What is the future of testing in K-12?

High-stakes tests could be suspended in multiple states, but administering assessments will be crucial in the fall, expert says
By: | June 1, 2020
School closures as a result of the pandemic have led many K-12 leaders to rethink high stakes testing, but overall school testing will likely continue. Experts say that testing students this fall could help identify the effectiveness of online learning, but changes to school assessment policies can still be made.Photo by Ben Mullins on Unsplash

Many states could extend their suspensions of high-stakes school testing into the next year due to complications relating to the novel coronavirus.

In New York, state officials recently announced that ELA and math tests used for screening high school applicants will be unavailable for consideration next year, reported NY Daily News.

In Massachusetts, a state board will soon discuss whether students who missed a high school science and technology test required to graduate only need to earn credits in a related course.

Related: Assessment literacy: A critical lever in classroom equity

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Meanwhile, South Carolina could eliminate standardized testing next year “to focus more on the student’s social and emotional needs” since administering assessments would be “very unfair and probably harmful to students [who] don’t have access to the technology or to the Wi-Fi,” Horry County area Representative for SC for Ed Kendra Pennington told WPDE.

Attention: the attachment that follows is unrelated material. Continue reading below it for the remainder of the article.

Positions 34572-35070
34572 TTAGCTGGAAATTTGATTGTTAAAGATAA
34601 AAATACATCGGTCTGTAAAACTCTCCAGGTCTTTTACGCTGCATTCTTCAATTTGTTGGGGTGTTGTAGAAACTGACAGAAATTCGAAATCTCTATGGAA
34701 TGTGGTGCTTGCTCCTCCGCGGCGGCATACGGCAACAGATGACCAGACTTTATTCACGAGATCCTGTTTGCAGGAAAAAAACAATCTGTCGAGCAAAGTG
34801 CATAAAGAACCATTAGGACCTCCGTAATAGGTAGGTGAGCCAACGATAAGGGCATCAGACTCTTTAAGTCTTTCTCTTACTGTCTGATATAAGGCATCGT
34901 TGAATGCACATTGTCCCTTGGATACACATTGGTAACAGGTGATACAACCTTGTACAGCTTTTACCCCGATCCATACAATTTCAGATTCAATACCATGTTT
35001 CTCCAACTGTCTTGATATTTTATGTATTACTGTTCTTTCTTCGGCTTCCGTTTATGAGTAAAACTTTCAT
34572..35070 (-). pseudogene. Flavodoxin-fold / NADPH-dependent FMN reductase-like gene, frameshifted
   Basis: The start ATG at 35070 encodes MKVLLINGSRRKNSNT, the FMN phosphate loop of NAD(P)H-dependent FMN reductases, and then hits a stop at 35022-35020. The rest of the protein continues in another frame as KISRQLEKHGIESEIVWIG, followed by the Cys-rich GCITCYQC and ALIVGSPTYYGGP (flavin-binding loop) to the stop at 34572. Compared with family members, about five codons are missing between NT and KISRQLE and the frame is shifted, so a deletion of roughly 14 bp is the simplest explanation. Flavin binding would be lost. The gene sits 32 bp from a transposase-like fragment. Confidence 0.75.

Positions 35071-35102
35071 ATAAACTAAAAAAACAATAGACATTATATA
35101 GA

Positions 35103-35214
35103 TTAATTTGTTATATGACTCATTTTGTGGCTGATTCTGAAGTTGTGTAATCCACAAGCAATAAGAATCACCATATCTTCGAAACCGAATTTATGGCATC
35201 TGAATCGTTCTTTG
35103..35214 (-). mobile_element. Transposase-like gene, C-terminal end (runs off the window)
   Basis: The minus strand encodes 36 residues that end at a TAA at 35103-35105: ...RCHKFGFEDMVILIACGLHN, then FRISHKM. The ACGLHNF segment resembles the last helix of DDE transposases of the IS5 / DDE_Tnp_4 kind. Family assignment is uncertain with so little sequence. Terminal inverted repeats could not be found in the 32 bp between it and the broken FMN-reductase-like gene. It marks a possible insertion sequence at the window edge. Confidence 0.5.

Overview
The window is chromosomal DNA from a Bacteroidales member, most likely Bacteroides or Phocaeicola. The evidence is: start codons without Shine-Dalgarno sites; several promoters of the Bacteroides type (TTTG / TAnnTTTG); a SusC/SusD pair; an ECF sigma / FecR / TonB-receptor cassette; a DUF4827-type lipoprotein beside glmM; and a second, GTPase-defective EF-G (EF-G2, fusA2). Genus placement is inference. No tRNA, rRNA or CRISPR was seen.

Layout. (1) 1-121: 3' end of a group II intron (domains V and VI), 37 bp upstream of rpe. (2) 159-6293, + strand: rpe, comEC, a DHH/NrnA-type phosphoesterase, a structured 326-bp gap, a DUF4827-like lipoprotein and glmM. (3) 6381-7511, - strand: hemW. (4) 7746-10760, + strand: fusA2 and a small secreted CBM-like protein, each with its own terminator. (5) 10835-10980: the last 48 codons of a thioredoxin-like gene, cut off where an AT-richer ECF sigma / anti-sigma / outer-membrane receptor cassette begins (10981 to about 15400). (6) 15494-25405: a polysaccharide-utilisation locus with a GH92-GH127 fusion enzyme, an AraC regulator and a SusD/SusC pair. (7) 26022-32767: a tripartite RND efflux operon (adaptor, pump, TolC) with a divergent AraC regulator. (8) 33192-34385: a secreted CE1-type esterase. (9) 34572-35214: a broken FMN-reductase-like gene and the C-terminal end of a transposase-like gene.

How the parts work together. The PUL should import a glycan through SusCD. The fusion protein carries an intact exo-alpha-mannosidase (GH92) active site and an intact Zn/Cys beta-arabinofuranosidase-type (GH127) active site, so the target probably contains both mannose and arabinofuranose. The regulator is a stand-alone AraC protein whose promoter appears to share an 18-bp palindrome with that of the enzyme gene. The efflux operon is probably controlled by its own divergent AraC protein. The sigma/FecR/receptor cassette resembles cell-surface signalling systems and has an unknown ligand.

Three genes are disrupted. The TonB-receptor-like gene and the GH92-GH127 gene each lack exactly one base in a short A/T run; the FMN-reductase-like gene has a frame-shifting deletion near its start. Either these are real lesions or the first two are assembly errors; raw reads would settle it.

Other states exploring the possibility of suspending high-stakes testing or changing school assessment policies include Florida, Georgia, Indiana and Pennsylvania.

Future of school testing

Some K-12 leaders believe that testing next year will help identify whether schools are meeting the individual learning needs of students. “When schools reopen, early assessments can help identify the kids who are further behind due to COVID-19 and even those who are further ahead than expected,” says Jason Mendenhall, president of state solutions at NWEA, a research-based not-for-profit organization that creates academic assessments for K-12 students. “Given the economic impact of COVID-19, many districts are also expecting high student mobility as parents who lost their jobs during the pandemic find new employment in areas with different school systems, so these schools will need to administer tests to see where these students are in their learning.”

Schools that received a state accountability waiver for their summative assessments for next year can still use school testing to identify where students are in their learning to help them recover from the COVID slide. “This document is different from waivers that relinquish the administering of assessments entirely,” Mendenhall says. “It’s important to make sure we’re not using these assessments in a way that will be detrimental to change but will instead retarget instruction to close these gaps for the following year.”

The NWEA is currently researching ways of testing students throughout the year to help teachers adjust their teaching and learning strategies while also leading to summative results. “Having interim checkpoints will help us understand what is and what isn’t working,” Mendenhall says. “That doesn’t mean that checking where we are at the end of the year isn’t, but giving more rhythmic assessments will help us make choices to improve learning throughout the year and not just for next year.”

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